It’s a natural reaction to the unknown and a way of protecting yourself. But as a coach your job isn’t to live in fear of negative results, it’s to get best from your players.
And that means learning how to train your players in more than cricket, even if they are very young.
Fitness training for teenagers or younger though? Surely that doesn’t feel right?
It’s not like the myths anymore. Fitness training isn’t about bodybuilding and inflexible muscle heads (if it ever was). Fitness training is about building a base of all-round athletic performance.
We know fast, mobile, coordinated and athletic kids are usually the best cricketers and these are traits that can be taught just like cricket skills.
If you can get over that fear.
Play to get fit?
A lot of coaches, to keep it simple, say that fitness comes from playing the game. There is no need to do anything else because the more you play the more match fit you get.
Why bother with anything else?
Match fitness is a crucial part of the fitness jigsaw. No amount of strength training is going to teach your body how to bowl 25 overs in a day. But to say you play to get fit has it the wrong way around.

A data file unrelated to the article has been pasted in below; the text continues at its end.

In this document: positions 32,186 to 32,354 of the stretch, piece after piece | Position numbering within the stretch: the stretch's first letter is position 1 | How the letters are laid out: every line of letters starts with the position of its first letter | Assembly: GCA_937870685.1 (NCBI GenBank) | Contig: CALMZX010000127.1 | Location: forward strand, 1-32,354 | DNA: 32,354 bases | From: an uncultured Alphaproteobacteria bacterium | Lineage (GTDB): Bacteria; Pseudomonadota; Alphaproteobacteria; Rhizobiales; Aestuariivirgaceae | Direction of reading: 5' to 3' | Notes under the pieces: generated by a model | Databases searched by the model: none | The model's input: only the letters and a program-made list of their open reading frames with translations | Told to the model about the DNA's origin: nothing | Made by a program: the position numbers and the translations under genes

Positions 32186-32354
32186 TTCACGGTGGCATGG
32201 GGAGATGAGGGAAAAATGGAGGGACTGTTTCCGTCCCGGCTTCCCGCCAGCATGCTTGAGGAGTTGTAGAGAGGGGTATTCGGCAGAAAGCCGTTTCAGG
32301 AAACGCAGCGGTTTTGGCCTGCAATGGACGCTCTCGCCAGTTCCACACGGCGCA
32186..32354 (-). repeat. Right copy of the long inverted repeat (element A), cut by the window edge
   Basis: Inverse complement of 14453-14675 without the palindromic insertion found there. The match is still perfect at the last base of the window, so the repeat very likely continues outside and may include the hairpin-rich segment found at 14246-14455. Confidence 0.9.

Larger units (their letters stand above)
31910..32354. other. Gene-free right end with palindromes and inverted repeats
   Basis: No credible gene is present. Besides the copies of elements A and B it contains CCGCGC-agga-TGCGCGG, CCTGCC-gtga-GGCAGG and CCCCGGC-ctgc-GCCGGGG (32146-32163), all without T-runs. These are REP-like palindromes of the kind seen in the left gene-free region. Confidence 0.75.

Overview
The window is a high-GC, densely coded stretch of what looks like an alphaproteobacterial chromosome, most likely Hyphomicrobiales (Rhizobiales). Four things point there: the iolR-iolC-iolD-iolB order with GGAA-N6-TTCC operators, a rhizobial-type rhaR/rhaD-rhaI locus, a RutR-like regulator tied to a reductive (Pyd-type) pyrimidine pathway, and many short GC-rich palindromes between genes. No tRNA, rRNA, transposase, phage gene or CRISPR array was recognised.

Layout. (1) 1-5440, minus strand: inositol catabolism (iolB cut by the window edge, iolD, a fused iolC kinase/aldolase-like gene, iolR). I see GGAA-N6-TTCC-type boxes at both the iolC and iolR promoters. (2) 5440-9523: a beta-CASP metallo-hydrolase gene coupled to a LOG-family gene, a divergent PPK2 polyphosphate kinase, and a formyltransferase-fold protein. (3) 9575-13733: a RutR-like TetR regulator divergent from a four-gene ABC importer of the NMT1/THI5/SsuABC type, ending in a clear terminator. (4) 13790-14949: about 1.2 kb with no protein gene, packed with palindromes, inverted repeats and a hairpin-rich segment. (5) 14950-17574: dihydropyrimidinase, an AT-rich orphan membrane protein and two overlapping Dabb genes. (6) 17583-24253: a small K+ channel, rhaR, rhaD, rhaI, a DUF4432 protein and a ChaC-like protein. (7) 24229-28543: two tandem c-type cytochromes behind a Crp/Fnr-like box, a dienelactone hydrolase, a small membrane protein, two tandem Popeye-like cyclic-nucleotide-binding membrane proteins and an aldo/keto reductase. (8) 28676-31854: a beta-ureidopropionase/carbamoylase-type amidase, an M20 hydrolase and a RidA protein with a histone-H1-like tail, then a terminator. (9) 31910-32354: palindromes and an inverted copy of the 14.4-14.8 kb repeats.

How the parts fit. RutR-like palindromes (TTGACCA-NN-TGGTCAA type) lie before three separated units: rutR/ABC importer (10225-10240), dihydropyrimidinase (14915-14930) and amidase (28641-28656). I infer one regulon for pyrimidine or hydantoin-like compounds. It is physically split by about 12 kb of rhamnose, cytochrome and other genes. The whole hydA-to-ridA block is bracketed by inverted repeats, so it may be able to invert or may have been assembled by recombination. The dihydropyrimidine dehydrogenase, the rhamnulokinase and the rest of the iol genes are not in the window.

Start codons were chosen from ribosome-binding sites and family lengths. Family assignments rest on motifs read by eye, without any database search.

You get fit to play.
Doing it that way around means that players, even from the age of 5 or 6, are learning universal skills.
Good ‘fitness’ training for youngsters teaches running, changing direction, throwing, jumping, catching, and coordination. As players get older it builds up injury-resistant bodies as they get stronger and more mobile.
If it wasn’t for that fear, why wouldn’t you be trying to make players like this?
When you look at fitness as a way of creating athletes and preventing injury then training players becomes a no-brainer. But tradition dictates that cricketers under the age of 18 should stay away from specific fitness training.
This is another myth built on fear. Fear that if you do something wrong one of your players will get hurt and you will be liable.
In reality, it’s perfectly safe to train any age player in fitness, as long as you know your own and your players limits.
That means players as young as 5 can be doing fitness work. It’s just it doesn’t look like the traditional image of players squatting and benching in spit-and-sawdust gyms.
So coming up in the rest of these articles, I’ll give the guidelines to coaches with no formal strength and conditioning training as to what they can do with their players whatever age they are at.
Click the links below to see the other parts of this series: